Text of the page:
Using Positive Reinforcement Conditioning to Collect Samples From Unanaesthetized Lions (Panthera leo) for Reproductive Studies
2018 Joint EAZWV/AAZV/Leibniz-IZW Conference
Isabel Callealta1*, Lic Vet; Imke Lüders1, DVM, PhD, DECZM (ZHM); Ilse Luther2, MTech, BTech, N Dip, PhD; Andre Ganswindt3, PhD, Dipl Ing (FH)
1Department of Anatomy & Physiology, Faculty of Veterinary Science, University of Pretoria, Onderstepoort, Gauteng, South Africa; 2GEOsperm PTY, Brits, North-west Province, South Africa; 3Mammal Research Institute, Faculty of Natural and Agricultural Sciences, University of Pretoria, Hatfield, Gauteng, South Africa


Assisted reproduction techniques (ARTs) have incredible potential in wildlife conservation, but are vastly unexplored.1,2 African lions (Panthera leo) represent an accessible model for the study of the reproductive biology of large, non-domestic felids, and the applicability of ARTs within their conservation programs. Thus, there is a need to achieve a better understanding of this species‘s reproduction physiology and to develop accurate and field-friendly protocols for techniques such as artificial insemination (AI) during both natural and induced estrus for this species.

Hereby, as part of a broader research project focusing on these matters, six female African lions held at Ukutula Conservation Center (North West Province, South Africa) were trained by means of habituation, desensitization, and positive reinforcement conditioning to voluntarily allow blood collection from the lateral coccygeal vein, as well as collection of vaginal cytology samples, and vulva pictures. In parallel, scan and continuous behavior monitoring was performed, two hours a day, five days per week, for nine months, to record and describe any sexual activity and estrous signs present in these females.

All animals showed great interest in the training sessions, and remained calm and cooperative during the sampling procedures. The use of this methodology makes reproductive cycle monitoring easier, allowing frequent sample collection (i.e., every 1–2 days). Around 350 blood samples and 400 cytology samples and pictures have been collected from the lionesses since the training was first implemented in June 2017. To date, a total of 16 estrous cycles have been identified by the presence of specific signs such as purring, flirting, lordosis, rolling, and increased anogenital grooming, as well as by enlarged and separated vulvar lips and hyperemic vaginal mucosa, and a high incidence of superficial cornified vaginal cells. This information, together with the results of the endocrine tests currently taking place will allow in-depth description of the reproductive cycle of the African lion, and to identify the precise moment for artificial insemination in this species.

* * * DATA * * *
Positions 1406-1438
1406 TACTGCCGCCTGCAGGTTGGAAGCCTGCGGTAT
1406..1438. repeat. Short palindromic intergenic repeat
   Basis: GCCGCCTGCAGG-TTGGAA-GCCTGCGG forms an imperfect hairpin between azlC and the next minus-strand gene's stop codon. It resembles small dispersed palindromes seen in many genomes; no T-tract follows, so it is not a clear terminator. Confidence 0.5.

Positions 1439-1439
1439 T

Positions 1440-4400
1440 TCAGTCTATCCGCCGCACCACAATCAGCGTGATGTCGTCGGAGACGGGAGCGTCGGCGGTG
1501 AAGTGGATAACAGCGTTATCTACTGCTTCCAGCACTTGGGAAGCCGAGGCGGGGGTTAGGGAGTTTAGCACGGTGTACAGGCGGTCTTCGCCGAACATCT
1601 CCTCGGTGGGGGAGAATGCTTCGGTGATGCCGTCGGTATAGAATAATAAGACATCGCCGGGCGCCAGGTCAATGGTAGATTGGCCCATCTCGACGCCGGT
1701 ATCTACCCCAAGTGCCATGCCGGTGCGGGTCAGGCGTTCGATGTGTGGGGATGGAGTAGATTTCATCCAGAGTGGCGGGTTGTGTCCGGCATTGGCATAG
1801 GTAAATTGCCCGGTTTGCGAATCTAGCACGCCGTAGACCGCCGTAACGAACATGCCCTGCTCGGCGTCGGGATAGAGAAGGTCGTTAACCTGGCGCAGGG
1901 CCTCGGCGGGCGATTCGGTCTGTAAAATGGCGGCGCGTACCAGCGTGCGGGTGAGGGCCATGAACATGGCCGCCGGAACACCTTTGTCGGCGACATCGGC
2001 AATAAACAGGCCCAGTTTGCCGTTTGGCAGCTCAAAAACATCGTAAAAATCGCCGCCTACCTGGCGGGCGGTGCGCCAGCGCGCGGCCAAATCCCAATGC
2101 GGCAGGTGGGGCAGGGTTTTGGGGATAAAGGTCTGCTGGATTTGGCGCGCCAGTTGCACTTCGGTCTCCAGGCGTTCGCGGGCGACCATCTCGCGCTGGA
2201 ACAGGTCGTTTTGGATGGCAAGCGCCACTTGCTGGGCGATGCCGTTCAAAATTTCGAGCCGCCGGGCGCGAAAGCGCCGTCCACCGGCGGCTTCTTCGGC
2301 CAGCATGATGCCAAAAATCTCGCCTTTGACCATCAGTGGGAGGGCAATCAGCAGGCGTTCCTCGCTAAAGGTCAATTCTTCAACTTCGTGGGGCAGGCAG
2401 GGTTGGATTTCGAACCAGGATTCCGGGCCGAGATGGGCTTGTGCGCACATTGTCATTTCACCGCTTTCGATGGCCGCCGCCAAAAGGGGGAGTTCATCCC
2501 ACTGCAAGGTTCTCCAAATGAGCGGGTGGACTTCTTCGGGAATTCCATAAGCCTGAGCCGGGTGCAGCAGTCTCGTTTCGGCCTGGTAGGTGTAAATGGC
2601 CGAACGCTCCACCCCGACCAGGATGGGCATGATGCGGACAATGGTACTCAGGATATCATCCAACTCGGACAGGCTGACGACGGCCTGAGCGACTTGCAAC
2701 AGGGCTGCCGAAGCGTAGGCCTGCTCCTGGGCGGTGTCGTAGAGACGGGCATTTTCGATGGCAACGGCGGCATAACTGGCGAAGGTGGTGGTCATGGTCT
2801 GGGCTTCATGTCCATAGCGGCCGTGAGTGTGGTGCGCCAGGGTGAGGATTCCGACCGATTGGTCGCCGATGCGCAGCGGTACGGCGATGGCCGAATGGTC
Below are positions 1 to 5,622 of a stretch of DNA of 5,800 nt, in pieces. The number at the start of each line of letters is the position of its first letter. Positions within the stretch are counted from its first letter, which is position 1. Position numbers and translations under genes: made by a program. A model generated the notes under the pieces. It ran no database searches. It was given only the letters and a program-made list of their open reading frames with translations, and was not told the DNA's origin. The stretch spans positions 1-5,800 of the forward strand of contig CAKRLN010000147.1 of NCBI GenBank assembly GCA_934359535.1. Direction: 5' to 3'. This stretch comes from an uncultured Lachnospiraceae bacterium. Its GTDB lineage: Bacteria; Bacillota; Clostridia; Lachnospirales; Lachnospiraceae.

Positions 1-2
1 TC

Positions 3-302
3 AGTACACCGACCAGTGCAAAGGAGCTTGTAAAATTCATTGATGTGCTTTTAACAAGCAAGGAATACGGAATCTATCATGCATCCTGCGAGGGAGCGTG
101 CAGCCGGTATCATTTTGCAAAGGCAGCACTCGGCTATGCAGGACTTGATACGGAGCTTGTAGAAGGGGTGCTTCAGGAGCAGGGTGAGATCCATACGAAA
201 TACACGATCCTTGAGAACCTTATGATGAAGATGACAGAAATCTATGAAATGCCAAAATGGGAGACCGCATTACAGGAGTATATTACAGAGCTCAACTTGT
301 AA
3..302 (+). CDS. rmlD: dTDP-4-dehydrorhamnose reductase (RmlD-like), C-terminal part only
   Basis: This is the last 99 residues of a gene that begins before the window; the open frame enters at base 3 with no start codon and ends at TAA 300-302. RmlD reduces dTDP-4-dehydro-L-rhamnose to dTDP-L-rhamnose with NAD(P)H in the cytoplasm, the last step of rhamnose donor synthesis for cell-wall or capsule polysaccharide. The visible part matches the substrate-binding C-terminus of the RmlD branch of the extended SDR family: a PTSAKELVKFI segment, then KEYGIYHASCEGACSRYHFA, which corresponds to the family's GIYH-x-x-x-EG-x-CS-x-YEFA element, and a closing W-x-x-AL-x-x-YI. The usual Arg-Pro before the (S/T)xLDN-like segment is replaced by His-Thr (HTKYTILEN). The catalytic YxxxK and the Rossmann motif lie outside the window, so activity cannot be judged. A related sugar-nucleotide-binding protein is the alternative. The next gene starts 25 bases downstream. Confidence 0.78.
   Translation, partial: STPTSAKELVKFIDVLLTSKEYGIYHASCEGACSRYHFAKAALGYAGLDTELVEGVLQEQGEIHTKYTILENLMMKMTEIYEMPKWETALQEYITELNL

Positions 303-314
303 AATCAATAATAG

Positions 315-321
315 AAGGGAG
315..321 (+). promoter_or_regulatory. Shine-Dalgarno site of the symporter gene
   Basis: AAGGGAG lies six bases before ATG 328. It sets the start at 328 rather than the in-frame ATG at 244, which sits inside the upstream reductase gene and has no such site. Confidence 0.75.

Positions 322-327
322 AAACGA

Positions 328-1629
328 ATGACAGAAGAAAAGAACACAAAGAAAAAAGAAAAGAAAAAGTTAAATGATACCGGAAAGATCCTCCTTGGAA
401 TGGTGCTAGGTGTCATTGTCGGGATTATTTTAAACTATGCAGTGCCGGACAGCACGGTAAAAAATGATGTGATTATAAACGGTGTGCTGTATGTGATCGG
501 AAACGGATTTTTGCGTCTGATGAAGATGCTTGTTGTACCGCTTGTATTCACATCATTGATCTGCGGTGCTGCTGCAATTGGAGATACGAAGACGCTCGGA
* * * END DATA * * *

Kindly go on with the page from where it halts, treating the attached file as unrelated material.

In comparison with traditional chemical restraint, our sampling methodology using positive reinforcement training reduces the psychologic stress component associated with anesthesia and its possible physiologic effects (e.g., hypoventilation, hypotension), and opens up a new research approach to felid reproduction physiology.


The authors would like to thank Ukutula Conservation Center for their assistance throughout this study, specially to the ranger‘s team for their cooperation during the training sessions and sampling procedures.

Literature Cited

1.  Pukazhenthi BS, Wildt DE. Which reproductive technologies are most relevant to studying, managing and conserving wildlife? Reprod Fertil Dev. 2004;16:33–46.

2.  Swanson WF. Application of assisted reproduction for population management in felids: the potential and reality for conservation of small cats. Theriogenology. 2006;66:49–58.


Speaker Information
(click the speaker's name to view other papers and abstracts submitted by this speaker)

Isabel Callealta, Lic Vet
Department of Anatomy & Physiology
Faculty of Veterinary Science
University of Pretoria
Onderstepoort, Gauteng, South Africa

MAIN : Reproduction : Positive Reinforcement Conditioning
Powered By VIN